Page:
Concern over abuse of the well-known painkiller was central to the FDA’s decision. The agency explained, in a press release accompanying its decision: Purdue’s “labeling indicates that the [reformulated] product has physical and chemical properties that are expected to make abuse via injection difficult and to reduce abuse via the intranasal route (snorting).” The press release further stated that: The original formulation of OxyContin “was abused, often following manipulation intended to defeat its extended-release properties. Such manipulation causes the drug to be released more rapidly, which increases the risk of serious adverse events, including overdose and death.”
According to the New York Times, the FDA’s decision was pushed by some state attorneys general, as well as pain treatment experts, who argued that the release of generic versions of OxyContin would feed street demand for the narcotic. Critics, however, have argued that the decision will result in higher prices for OxyContin, as the reformulated drug will not face generic competition. Continue Reading FDA Bars Generic “Copycat” OxyContin: Will Efforts to Limit Abuse of the Painkiller Also Limit Competition?
Cyber security is on everyone’s mind. President Obama signed an executive order in February aimed at increasing protection of our nation’s critical infrastructure, while HHS released its new HIPAA mega rule in January (effective in March) in an effort to strengthen the security of electronic health records. As providers work to update their HIPAA policies and procedures, there’s another area of concern to consider: the hacking of implantable medical devices.
In August of last year, the Government Accountability Office, the “congressional watchdog,” released a report identifying information security issues associated with medical devices and advising the FDA to ramp-up its efforts to address these issues. These devices include implantable defibrillators, insulin pumps, pacemakers, and other devices used to monitor and transmit a patient’s medical status. Specifically, the GAO considered intentional threats to such devices, including hackers obtaining unauthorized access, or using malware, viruses, or worms to interfere with the functioning of the device. Although there have been no documented incidents thus far, the GAO cited several demonstrations in controlled settings showing that hacking of these devices is a real threat. In one demonstration, the researchers were able to remotely deliver commands to a defibrillator. Other demonstrations revealed that hackers could prevent insulin pumps from operating properly or manipulate the amount of insulin to be dispensed.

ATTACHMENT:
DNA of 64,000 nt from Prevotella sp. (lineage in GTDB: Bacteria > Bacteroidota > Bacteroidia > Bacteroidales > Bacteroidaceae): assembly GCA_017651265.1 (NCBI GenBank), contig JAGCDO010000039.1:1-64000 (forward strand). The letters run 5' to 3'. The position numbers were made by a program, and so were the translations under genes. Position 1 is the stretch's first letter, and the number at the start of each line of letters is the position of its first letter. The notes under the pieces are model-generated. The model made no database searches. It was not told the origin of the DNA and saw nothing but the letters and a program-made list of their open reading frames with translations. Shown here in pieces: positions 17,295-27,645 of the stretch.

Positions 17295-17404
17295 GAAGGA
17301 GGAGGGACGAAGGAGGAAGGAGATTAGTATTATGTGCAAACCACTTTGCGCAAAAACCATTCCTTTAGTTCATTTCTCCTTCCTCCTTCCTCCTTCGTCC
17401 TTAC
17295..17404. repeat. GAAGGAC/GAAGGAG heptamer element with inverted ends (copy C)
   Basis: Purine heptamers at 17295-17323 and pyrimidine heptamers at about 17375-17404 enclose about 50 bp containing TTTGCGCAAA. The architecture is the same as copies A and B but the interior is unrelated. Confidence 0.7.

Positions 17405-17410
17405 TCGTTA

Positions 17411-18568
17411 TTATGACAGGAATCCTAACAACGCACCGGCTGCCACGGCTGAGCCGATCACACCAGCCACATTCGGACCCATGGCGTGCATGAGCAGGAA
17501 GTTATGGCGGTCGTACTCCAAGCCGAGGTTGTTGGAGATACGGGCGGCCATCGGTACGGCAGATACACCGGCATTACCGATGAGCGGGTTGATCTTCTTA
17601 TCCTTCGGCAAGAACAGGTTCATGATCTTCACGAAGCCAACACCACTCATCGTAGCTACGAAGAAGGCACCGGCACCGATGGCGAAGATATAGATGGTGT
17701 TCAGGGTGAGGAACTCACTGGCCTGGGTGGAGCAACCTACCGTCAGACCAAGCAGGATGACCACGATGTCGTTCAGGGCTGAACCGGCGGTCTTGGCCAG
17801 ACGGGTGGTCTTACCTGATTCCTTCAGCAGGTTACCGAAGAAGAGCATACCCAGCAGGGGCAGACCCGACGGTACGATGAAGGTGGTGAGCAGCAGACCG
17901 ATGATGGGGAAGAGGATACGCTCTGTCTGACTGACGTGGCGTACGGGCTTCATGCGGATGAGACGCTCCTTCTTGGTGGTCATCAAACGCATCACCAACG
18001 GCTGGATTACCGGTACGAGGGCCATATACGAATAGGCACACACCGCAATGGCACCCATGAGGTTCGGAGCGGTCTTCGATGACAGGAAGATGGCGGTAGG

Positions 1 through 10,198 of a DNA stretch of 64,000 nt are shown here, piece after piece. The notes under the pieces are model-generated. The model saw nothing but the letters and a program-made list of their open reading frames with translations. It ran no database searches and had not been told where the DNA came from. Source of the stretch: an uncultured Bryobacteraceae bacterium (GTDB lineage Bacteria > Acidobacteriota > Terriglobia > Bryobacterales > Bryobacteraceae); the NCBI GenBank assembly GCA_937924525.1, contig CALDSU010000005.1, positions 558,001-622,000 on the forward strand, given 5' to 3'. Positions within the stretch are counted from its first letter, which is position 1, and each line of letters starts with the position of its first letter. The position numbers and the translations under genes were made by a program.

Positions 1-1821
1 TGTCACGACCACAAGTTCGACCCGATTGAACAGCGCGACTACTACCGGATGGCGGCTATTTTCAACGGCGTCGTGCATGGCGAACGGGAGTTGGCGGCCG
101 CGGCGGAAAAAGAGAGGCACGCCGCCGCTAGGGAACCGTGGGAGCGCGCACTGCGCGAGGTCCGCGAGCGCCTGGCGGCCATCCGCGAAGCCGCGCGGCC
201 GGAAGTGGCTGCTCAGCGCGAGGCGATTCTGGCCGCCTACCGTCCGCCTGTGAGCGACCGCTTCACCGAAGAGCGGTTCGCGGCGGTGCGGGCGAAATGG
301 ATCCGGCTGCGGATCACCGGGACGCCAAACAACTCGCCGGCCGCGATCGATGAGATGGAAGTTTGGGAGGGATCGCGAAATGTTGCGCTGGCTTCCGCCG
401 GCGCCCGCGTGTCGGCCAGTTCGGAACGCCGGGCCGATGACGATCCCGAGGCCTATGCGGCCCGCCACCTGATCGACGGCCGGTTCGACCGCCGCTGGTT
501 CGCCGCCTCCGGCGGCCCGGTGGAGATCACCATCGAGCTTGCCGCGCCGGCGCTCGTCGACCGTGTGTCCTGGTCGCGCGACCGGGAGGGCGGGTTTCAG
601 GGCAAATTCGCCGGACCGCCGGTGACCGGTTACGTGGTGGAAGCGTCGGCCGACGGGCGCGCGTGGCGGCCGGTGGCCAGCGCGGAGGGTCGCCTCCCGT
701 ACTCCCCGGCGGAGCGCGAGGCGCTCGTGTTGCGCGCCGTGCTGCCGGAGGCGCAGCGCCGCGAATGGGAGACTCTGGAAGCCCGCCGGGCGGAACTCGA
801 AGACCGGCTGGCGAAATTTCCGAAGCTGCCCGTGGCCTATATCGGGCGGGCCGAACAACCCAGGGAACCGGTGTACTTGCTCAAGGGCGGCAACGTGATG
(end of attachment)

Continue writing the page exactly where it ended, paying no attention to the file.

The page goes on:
Unfortunately, the GAO report also acknowledged that efforts to address the security issues associated with these devices could adversely affect the performance of the devices. For one, pacemakers cannot be made immune to all electrical signals because the device must be able to detect the signals naturally generated by the patient’s heart to determine irregularity in pulse. Further, adding encryption – a security feature of which most providers are aware – could drain a device’s battery, which can only be replaced by surgery.
Our Insight. Your Advantage. The FDA has stated that, in the future, the agency will consider information security risks resulting from intentional threats when reviewing new devices submitted by manufacturers. The FDA officials also stated that they were currently planning to review its approach to evaluating software used in medical devices. In the meantime, the GAO has recommended the commissioner of the FDA develop a comprehensive plan to address this issue, including increased focus on manufacturer identification of security issues.
While there may be security issues associated with implantable medical devices, the benefits of these devices should not be forgotten. However, it is frightening to imagine a scenario where the security issues identified in the GAO report are realized. Hopefully such events are confined only to movie screens.
To read the full GAO report, click here.